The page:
The story of a small ship that significantly impacted the Australian Army


Jack Peel

Crows Nest, NSW: Big Sky Publishing, 2020

Paperback   188pp   RRP $24.99


Reviewer: Roger Buxton, June 2021


Tarra was the third last of the 300-ton, 125-foot wooden cargo vessels built for the Army wartime small ship fleet, and the author completed his engineering training in her.

Launched in July 1945, just too late to take part in the Pacific War, Tarra was seaworthy and easy to handle, but subject to hogging and sagging in a seaway and required a reinforced keelson among other modifications.

AV 1379 Tarra was intended to join the fleet of small vessels operating in coastal waters to support the Army, but her life was spent with Army Small Ships after World War II. After builders’ trials and working up she was used for transport and training, and then in transporting surplus ammunition from Sydney and dumping it at sea, a dangerous task that led to the sinking of a sister ship. Later she was seconded to the Commonwealth War Graves Commission, then to the Commonwealth Department of Territories to transport copra in New Guinea and finally to support the Pacific Islands Regiment on ‘The Vanimo Shuttle’.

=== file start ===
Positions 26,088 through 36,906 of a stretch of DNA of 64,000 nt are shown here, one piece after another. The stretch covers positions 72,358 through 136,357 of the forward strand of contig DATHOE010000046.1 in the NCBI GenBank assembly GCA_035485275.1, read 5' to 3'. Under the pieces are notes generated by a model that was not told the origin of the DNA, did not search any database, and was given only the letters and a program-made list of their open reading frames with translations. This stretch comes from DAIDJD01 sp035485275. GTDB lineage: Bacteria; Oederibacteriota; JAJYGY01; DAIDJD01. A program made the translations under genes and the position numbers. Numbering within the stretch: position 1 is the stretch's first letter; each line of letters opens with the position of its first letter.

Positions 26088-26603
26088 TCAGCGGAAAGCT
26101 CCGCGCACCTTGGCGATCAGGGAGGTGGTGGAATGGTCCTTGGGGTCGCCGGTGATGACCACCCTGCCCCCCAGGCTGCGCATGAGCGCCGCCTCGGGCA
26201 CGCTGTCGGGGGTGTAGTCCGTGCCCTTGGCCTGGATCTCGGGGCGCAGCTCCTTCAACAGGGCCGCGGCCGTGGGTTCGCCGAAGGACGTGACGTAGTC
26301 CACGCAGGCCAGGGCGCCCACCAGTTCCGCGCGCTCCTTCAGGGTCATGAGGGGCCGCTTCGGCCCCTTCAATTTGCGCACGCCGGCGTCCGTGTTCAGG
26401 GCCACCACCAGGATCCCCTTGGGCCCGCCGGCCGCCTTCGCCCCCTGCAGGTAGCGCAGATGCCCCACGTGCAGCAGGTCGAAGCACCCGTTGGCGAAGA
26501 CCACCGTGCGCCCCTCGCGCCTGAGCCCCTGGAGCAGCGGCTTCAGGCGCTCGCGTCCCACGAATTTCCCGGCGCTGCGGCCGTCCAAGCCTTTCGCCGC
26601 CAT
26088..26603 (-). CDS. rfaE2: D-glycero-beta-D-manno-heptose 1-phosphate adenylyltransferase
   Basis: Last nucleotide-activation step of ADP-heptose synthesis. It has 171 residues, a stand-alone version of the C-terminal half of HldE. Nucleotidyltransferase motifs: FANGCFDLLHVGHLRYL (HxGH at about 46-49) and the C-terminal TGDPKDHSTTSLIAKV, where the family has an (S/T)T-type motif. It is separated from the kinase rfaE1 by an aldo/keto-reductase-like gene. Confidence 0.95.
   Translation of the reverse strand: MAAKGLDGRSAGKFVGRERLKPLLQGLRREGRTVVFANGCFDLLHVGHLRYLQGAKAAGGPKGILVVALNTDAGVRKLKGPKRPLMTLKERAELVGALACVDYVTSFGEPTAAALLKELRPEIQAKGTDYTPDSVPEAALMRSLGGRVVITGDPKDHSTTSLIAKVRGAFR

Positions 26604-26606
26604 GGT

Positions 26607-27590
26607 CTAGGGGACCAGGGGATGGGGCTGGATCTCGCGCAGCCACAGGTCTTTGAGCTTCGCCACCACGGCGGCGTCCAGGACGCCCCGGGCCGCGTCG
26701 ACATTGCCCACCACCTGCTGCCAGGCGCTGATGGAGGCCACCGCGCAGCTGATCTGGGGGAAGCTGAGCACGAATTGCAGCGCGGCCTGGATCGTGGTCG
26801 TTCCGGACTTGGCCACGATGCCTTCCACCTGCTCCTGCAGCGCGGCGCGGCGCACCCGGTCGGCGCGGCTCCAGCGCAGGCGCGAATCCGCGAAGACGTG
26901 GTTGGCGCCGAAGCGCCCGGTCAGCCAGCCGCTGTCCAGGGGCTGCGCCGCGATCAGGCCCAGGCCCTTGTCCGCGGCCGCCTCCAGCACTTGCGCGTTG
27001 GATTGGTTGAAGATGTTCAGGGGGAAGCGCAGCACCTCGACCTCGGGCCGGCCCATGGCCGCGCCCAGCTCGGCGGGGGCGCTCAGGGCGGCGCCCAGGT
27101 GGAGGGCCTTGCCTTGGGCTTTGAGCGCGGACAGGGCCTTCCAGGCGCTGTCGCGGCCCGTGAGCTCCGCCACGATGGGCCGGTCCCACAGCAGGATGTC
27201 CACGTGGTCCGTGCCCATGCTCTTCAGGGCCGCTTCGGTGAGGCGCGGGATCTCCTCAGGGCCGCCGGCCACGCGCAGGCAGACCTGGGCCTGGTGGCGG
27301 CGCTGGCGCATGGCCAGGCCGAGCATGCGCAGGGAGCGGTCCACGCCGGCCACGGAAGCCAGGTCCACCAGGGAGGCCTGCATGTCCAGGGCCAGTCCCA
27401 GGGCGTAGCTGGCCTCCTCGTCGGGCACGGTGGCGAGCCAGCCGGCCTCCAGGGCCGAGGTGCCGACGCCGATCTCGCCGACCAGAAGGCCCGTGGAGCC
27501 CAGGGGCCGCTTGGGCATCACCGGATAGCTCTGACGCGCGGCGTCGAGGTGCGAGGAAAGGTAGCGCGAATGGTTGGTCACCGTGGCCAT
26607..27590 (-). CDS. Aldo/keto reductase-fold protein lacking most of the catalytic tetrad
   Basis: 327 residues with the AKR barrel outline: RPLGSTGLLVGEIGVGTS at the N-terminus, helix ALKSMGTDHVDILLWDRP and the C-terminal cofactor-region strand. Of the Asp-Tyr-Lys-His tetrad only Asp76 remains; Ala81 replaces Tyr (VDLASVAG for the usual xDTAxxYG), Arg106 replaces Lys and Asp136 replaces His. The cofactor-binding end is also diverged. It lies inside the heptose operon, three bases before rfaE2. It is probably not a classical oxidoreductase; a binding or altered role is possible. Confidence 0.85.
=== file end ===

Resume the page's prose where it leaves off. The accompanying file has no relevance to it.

Declared ‘beyond economical repair’ in 1965 she was sold and foundered on her first voyage with her new owners.

The story of Tarra is supported by an extensive review of Army Water Transport and its personnel, especially of those who served in Tarra where hard lying was the order of the day.

This is recommended reading anyone interested in small ship support for the Army.




The RUSI – Vic Library thanks the publisher for making this work available for review.